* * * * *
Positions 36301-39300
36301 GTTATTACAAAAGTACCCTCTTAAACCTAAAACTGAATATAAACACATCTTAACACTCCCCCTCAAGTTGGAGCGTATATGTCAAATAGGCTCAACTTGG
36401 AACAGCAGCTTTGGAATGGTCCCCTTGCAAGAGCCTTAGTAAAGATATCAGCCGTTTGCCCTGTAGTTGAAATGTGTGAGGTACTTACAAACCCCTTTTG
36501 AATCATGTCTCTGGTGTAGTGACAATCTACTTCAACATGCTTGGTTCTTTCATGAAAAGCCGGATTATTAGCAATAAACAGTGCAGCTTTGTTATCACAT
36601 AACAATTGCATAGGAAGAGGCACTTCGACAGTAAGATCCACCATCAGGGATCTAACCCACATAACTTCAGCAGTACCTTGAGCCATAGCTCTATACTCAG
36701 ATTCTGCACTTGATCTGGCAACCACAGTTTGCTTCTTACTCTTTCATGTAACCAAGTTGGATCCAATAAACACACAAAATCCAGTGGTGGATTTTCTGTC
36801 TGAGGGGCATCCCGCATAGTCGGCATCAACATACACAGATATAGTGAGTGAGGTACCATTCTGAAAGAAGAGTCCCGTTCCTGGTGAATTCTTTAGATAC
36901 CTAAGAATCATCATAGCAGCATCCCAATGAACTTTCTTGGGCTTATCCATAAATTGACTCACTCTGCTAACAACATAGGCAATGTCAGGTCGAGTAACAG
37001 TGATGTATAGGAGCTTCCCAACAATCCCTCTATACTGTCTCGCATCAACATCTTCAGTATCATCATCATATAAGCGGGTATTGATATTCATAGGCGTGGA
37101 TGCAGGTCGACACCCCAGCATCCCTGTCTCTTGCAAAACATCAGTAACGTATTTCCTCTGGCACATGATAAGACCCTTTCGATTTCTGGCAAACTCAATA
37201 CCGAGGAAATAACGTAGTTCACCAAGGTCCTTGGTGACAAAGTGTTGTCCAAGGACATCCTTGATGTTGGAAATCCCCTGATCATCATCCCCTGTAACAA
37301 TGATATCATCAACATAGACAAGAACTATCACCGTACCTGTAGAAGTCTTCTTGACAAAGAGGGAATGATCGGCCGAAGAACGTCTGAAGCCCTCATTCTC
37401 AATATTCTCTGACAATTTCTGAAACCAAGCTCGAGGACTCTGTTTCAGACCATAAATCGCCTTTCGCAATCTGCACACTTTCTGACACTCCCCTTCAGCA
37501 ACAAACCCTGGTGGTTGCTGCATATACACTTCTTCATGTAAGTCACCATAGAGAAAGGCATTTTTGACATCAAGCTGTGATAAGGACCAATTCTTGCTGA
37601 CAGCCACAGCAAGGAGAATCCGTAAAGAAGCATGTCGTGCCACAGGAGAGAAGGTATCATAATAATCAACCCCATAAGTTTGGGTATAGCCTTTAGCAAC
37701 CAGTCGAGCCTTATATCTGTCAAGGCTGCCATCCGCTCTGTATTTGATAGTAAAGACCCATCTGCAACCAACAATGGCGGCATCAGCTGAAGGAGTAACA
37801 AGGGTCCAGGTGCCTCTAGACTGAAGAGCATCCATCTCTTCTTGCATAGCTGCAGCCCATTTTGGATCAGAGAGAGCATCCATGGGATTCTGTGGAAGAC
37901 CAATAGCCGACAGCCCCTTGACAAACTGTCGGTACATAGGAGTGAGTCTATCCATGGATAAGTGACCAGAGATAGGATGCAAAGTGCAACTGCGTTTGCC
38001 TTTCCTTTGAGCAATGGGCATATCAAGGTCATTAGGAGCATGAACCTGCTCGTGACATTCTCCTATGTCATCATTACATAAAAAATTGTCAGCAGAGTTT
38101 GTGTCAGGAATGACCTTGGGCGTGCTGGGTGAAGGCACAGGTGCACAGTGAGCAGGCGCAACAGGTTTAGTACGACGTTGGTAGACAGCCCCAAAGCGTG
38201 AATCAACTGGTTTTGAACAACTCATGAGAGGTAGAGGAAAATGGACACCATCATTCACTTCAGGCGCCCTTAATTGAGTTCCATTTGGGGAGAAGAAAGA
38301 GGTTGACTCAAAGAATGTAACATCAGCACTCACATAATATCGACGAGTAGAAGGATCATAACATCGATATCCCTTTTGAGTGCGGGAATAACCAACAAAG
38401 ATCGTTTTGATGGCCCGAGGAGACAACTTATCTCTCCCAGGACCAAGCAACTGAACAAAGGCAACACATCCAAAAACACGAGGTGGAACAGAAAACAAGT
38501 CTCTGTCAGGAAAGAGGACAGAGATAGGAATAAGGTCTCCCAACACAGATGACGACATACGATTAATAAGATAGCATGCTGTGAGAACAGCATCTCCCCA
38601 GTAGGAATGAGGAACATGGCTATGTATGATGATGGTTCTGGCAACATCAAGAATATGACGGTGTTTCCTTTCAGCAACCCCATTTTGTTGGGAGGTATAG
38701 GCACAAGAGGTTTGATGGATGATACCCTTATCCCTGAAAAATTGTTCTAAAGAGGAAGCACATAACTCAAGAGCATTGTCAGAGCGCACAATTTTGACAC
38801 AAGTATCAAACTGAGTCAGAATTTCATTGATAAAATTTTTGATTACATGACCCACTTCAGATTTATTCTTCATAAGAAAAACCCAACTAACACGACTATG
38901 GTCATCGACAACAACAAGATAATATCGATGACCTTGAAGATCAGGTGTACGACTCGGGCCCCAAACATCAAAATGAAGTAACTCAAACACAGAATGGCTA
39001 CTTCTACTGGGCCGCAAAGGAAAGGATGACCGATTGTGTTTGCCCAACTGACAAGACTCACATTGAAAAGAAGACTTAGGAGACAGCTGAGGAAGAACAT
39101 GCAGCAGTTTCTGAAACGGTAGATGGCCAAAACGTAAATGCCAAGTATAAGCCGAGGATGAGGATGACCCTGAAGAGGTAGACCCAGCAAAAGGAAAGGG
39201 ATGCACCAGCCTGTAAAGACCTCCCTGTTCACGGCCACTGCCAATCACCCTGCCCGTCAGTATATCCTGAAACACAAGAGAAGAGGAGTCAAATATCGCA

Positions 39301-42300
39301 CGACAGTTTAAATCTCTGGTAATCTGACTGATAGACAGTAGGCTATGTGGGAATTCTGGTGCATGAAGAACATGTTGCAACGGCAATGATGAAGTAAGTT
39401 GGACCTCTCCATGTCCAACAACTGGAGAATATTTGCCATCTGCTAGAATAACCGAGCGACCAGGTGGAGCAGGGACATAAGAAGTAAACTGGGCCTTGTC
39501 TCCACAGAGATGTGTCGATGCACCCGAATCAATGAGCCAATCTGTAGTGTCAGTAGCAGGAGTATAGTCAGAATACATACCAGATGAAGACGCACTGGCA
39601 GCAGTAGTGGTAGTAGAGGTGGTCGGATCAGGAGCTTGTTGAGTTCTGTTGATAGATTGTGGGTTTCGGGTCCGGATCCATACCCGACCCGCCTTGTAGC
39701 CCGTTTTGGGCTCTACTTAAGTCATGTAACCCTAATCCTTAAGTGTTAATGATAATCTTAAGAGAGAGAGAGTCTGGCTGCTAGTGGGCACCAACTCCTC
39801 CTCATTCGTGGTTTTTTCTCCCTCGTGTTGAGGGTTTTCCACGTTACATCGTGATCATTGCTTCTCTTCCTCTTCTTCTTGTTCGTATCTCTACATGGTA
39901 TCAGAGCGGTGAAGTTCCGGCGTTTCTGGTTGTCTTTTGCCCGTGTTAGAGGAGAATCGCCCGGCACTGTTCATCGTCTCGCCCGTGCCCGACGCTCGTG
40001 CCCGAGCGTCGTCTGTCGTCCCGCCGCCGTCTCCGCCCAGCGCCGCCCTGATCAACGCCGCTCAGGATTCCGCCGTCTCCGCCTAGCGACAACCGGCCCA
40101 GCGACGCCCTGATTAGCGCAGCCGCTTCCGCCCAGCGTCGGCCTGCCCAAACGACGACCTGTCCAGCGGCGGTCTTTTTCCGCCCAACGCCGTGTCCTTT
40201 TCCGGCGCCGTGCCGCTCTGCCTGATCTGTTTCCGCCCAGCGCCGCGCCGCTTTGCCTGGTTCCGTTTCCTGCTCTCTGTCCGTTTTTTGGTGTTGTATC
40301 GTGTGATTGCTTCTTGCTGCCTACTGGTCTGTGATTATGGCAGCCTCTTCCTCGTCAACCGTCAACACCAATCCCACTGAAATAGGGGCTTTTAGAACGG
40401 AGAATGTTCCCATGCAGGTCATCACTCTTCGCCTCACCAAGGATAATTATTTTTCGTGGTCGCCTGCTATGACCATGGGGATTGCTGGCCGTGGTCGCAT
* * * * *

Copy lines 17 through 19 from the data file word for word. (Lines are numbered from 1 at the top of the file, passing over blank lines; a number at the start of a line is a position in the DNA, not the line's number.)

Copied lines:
37801 AGGGTCCAGGTGCCTCTAGACTGAAGAGCATCCATCTCTTCTTGCATAGCTGCAGCCCATTTTGGATCAGAGAGAGCATCCATGGGATTCTGTGGAAGAC
37901 CAATAGCCGACAGCCCCTTGACAAACTGTCGGTACATAGGAGTGAGTCTATCCATGGATAAGTGACCAGAGATAGGATGCAAAGTGCAACTGCGTTTGCC
38001 TTTCCTTTGAGCAATGGGCATATCAAGGTCATTAGGAGCATGAACCTGCTCGTGACATTCTCCTATGTCATCATTACATAAAAAATTGTCAGCAGAGTTT